In the UK and across Europe many policies have been developed to improve individuals’ Internet access and skills to ensure they can fully participate in all aspects of the information society. At the same time, a great deal of academic work has been conducted which has led to detailed knowledge about who is and who is not digitally included. However, as the Internet becomes an increasingly embedded part of everyday reality for many people, research on digital inclusion has been criticized. There are concerns about the lack of strong theoretical developments within the field and the limitations of the measures typically used in this research, in particular, those around skills, engagement and impact of use. In this project, we aim to address these criticisms through:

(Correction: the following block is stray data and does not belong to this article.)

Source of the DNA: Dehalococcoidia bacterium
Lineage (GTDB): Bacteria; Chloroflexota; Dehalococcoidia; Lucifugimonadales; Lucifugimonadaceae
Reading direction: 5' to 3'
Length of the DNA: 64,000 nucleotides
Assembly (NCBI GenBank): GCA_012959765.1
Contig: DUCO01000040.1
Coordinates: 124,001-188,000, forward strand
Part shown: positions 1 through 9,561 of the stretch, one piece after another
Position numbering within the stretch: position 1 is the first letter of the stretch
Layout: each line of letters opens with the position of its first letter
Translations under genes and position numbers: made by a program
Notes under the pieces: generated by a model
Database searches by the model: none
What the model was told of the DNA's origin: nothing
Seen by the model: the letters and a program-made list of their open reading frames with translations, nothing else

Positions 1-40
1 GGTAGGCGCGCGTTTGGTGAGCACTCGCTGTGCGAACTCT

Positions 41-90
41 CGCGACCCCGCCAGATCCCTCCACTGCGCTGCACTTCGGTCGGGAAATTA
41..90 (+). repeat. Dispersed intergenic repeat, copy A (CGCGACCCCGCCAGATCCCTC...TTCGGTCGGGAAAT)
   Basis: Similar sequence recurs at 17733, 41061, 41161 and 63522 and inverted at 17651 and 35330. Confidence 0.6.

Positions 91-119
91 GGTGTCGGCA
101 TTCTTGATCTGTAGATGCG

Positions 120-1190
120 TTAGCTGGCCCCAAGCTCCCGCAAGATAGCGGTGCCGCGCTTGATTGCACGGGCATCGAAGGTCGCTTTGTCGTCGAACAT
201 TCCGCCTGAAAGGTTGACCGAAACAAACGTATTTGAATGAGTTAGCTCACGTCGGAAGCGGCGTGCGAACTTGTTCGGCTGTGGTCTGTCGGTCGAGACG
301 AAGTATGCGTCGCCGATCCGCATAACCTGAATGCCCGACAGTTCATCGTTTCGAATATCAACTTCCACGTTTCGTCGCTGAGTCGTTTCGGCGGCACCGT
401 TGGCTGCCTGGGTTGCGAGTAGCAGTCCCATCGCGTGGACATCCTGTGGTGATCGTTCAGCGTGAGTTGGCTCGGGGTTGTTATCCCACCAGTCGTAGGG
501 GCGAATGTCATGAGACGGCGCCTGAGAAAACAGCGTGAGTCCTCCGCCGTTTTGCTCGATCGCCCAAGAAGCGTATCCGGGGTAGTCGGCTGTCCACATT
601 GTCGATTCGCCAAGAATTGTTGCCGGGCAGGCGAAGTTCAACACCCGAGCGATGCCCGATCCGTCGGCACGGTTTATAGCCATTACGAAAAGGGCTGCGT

developing theoretically informed measures of people’s digital skills, the ways that they use the Internet, and the tangible outcomes this use has in their lives; and
pilot-testing these measures on Internet users in the UK and the Netherlands.
This research is currently supported by the John Fell OUP Research Fund at the University of Oxford.